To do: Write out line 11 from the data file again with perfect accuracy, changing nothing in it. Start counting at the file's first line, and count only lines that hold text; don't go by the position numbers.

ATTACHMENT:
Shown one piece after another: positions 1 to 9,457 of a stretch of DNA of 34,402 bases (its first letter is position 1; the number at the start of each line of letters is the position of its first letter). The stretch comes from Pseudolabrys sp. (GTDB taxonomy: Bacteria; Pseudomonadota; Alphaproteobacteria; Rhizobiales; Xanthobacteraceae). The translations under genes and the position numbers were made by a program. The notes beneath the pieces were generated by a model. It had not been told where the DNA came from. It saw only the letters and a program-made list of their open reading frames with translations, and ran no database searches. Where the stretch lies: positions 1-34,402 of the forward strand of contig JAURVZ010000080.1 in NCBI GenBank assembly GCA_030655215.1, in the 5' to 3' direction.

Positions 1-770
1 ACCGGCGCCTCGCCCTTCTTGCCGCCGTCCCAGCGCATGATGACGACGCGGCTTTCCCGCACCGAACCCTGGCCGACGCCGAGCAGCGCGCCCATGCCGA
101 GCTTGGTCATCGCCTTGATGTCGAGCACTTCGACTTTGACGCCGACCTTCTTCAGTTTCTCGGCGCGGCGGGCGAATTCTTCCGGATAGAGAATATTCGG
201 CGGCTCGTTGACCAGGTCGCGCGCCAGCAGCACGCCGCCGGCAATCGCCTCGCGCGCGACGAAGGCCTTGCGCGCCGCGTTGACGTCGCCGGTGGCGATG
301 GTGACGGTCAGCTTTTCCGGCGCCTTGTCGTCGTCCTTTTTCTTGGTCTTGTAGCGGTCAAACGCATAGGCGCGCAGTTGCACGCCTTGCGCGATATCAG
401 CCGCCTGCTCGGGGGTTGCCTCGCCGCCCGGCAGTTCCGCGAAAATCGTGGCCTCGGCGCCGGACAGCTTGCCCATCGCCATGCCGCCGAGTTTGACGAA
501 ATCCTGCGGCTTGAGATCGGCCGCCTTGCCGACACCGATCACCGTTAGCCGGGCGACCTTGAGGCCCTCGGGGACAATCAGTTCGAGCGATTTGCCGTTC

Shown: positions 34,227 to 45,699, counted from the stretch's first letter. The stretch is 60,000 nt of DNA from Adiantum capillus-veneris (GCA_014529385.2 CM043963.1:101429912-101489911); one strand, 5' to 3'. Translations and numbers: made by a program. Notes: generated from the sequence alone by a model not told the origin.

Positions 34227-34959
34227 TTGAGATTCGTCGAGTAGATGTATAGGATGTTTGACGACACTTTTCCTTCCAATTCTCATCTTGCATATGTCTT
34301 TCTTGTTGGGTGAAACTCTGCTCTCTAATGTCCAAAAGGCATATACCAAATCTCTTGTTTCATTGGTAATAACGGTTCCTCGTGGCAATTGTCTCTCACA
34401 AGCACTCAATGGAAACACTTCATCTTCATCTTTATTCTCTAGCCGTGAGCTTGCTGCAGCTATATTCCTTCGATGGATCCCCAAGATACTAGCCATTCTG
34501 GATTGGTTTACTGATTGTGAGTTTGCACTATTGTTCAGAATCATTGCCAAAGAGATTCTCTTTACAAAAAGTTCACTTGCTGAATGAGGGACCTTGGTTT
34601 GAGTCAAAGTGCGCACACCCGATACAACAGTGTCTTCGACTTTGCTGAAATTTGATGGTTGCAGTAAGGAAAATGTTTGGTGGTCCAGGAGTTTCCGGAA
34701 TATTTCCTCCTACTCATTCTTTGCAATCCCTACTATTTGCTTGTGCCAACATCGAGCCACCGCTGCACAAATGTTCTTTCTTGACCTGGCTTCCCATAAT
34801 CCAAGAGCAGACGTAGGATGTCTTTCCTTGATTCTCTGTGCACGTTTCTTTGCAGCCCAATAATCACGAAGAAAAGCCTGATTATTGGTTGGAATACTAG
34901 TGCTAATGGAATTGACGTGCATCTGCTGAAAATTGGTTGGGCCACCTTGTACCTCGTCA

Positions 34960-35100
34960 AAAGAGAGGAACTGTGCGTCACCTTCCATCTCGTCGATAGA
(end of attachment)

34227 TTGAGATTCGTCGAGTAGATGTATAGGATGTTTGACGACACTTTTCCTTCCAATTCTCATCTTGCATATGTCTT